A 15-month-old male came to clinic for his health maintenance visit. He had a past medical history of posterior urethral valves that were treated by ablation after a vesicostomy. The vesicostomy was still in place and his renal function were at the upper end of normal but stable. He had few problems with the vesicostomy including skin breakdown and some bleeding. Otherwise his parents had no concerns.
The pertinent physical exam showed a curious toddler exploring the examination room. His vital signs were normal including his blood pressure and his height and weight were at the 25% with mid-parental height at the 25-50%. His head circumference was 50%. His physical examination was normal except for the vesicostomy opening mid-way between the umbilicus and pubis. There was some mild irritation that was treated with a barrier emollient.
The diagnosis of a happy toddler with a vesicostomy was made. “At this point we’re happy with how things are going and there’s no problem with daycare. They just change his diaper like the rest of the kids but are really good about watching his skin. We’ll have to see how his kidneys do with more time and mad\ke some decisions about the vesicostomy. We’re not in a hurry to get rid of it as he’s doing so well with it and diapers are just normal at his age,” the parents remarked.
A cutaneous vesicostomy is an incontinent diversion of the bladder to the external abdominal wall usually below the umbilicus that maintains a low-pressure urinary system. The urine drains into a collecting bag or hygiene product such as a diaper. It is usually used as a temporary diversion until bladder function resolves or another treatment can be carried out. However, it can also be used as a permanent diversion in some cases. A vesico-cutaneous fistula is similar but performed slightly differently. It is often intended to be a longer-term diversion procedure and is a continent diversion of the bladder.
Some of the conditions treated with a vesicostomy include:
- Neuropathic bladder due to a brain, spinal cord or muscle problem such as spina bifida
- Lower urinary tract obstruction e.g. posterior urethral valves
- Dysfunctional voiding
- Vesicoureteral reflux
- Congenital megaureter
Before a vesicostomy is performed other treatments are usually tried such as clean intermittent catheterization (CIC), anticholinergic medications and botulinum toxin injection. If these do not achieve satisfactory results then vesicostomy is considered. CIC is widely used with a low complication rate but it can have bleeding, stricture formation and creation of a false tract. Cholinergic medications may have unwanted side effects (e.g. blurred vision, abdominal pain, constipation, diarrhea, etc.) that cause discontinuation. Botulinum toxin is temporary, usually for a few months, and may only work 50% of the time.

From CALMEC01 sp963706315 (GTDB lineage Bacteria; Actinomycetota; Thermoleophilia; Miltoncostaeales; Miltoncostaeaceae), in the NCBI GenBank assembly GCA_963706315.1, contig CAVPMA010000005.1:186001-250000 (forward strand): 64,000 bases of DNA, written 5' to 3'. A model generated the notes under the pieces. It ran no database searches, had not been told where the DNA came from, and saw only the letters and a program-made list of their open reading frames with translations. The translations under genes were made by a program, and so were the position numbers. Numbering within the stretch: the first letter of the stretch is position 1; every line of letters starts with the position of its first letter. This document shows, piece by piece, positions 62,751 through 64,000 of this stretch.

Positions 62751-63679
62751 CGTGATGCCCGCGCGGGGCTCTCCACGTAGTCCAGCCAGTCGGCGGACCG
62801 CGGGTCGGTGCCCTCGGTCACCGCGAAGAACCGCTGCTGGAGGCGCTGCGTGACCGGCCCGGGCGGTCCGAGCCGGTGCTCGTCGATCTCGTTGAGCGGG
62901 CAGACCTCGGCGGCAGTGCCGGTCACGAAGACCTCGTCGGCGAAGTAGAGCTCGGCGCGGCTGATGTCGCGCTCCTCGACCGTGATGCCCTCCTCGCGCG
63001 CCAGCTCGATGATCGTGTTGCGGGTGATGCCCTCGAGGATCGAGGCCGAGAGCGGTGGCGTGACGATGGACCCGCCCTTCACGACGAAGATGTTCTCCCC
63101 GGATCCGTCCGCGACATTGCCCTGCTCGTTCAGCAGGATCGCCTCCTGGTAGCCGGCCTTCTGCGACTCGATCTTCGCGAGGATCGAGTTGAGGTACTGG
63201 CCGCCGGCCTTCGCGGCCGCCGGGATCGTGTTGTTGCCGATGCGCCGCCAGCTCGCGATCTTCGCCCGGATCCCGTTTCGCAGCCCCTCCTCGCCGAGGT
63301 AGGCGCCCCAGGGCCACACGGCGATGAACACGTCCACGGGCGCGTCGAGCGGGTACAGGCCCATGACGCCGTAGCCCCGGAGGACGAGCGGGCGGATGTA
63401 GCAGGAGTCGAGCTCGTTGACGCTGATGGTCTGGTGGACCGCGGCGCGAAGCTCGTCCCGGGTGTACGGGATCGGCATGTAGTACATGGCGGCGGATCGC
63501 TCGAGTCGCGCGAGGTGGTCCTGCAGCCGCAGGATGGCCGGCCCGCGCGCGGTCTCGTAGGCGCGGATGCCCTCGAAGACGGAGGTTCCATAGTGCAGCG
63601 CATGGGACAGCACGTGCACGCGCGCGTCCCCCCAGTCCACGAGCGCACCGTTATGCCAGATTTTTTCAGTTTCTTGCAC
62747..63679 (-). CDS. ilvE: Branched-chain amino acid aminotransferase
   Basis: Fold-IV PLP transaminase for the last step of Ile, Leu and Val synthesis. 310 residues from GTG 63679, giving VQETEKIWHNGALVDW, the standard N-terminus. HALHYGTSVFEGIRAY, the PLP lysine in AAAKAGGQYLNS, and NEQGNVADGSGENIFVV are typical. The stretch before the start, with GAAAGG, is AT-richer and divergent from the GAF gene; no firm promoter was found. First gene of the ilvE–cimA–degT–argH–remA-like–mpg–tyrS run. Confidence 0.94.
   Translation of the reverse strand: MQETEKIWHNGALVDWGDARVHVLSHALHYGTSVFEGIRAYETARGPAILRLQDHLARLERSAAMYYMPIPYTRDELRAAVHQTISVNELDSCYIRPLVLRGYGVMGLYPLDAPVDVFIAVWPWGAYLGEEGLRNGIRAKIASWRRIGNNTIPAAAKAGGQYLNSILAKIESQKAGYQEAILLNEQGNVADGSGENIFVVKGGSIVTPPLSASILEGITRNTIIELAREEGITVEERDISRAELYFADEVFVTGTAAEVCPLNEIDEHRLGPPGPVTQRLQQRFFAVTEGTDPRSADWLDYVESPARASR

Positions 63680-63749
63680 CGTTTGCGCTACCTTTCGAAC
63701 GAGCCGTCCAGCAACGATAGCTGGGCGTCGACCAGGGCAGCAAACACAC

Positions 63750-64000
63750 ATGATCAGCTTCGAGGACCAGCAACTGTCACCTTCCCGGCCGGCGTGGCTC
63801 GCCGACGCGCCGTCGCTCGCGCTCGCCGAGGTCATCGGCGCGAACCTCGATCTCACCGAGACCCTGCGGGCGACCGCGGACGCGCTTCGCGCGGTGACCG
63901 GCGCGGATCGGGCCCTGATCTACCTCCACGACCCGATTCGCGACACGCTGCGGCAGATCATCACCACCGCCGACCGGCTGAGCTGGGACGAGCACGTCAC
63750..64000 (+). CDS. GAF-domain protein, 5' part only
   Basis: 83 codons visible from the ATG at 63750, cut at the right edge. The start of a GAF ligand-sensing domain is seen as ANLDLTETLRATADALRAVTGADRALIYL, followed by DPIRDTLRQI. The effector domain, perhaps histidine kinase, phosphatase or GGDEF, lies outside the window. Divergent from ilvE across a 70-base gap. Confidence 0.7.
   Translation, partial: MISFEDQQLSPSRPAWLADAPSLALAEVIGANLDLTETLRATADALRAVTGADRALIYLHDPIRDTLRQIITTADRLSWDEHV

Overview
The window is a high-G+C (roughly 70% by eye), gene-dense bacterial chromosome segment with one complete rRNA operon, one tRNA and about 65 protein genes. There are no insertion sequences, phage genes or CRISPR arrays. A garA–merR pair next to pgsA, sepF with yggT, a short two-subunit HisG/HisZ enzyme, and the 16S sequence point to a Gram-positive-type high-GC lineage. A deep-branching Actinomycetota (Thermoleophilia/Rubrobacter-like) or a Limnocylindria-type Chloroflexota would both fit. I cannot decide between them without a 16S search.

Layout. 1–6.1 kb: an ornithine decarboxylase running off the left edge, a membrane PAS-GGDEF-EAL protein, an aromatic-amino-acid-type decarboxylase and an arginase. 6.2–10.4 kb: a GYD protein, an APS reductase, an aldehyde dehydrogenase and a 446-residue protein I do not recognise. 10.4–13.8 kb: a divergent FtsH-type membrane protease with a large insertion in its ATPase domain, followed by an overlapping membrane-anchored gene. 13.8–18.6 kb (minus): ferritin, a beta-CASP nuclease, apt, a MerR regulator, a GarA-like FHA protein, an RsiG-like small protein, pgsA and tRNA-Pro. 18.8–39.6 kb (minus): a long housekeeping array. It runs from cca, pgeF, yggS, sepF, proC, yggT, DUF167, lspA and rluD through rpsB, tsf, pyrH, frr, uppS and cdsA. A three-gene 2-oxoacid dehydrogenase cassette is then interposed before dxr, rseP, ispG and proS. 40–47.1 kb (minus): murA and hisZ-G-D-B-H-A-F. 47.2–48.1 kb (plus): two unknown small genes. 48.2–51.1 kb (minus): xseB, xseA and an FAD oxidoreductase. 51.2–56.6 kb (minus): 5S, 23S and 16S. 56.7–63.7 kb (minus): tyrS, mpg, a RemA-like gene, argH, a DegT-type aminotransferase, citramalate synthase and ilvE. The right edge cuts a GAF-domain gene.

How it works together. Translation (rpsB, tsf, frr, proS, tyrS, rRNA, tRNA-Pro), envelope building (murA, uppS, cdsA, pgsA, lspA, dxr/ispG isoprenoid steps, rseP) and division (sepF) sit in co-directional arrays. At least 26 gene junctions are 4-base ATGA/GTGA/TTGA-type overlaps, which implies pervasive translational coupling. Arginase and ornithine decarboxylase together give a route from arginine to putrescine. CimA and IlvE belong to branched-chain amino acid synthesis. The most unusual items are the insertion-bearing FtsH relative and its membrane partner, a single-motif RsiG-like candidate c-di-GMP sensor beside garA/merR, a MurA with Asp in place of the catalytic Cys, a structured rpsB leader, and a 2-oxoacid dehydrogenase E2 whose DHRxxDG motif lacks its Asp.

The hoped for outcomes of a vesicostomy are protection of the upper urinary tract, decreased rates of febrile urinary tract infection, delaying the need for other procedures such as bladder augmentation and importantly to preserve renal function. Therefore the indications for a vesicostomy include:
- Treatment failure
- Treatment refusal, e.g. refusing CIC due to age, anatomy, sensation issues
- Upper urinary tract deterioration
- Recurrent febrile urinary tract infection
- High pressure bladder
- Worsening renal failure
- Temporary diversion until other treatment can be instituted
Vesicostomy is a good procedure for many patients but complications occur in about 30-40% of patients including dermatitis, febrile UTI, mucosal prolapse or stenosis of the stoma.
Incontinence is not a complication as it is expected post-procedure but this may not be acceptable to patients long term.
Questions for Further Discussion
1. What can be the roles of a primary care physician on a multi-specialty team providing specialty care?
2. What are causes of antenatal hydronephrosis? A review can be found here
3. How is bladder dysfunction categorized? A review can be found here
- Disease: Vesicostomy | Ostomy | Urinary Incontinence
- Symptom/Presentation: Enuresis and Urinary Incontinence | Urine
- Specialty: Nephrology / Urology
- Age: Toddler
To Learn More
To view pediatric review articles on this topic from the past year check PubMed.
Evidence-based medicine information on this topic can be found at SearchingPediatrics.com and the Cochrane Database of Systematic Reviews.
Information prescriptions for patients can be found at MedlinePlus for these topics: Ostomy, Urinary Incontinence, and Urine and Urination.
To view current news articles on this topic check Google News.
Yang. W, Chang P.-Y, Lai J.-Y, Change C.-H, Tseng M.-H. Vesico-cutaneous fistula: A simple method for continent urinary diversion J Pediatr Urol. 2014;10:1227-1231.
Donmez MI, Carrasco A, Saltzman AF, Vemulakonda V, Wilcox DT. Long-term outcomes of cutaneous vesicostomy in patients with neuropathic bladder caused by spina bifida. J Pediatr Urol. 2017;13(6):622.e1-622.e4. doi:10.1016/j.jpurol.2017.05.015
Sharifiaghdas F, Mirzaei M, Nikravesh N. Can transient resting of the bladder with vesicostomy reduce the need for a major surgery in some patients? J Pediatr Urol. 2019;15(4):379.e1-379.e8. doi:10.1016/j.jpurol.2019.03.026
Donna M. D’Alessandro, MD
Professor of Pediatrics, University of Iowa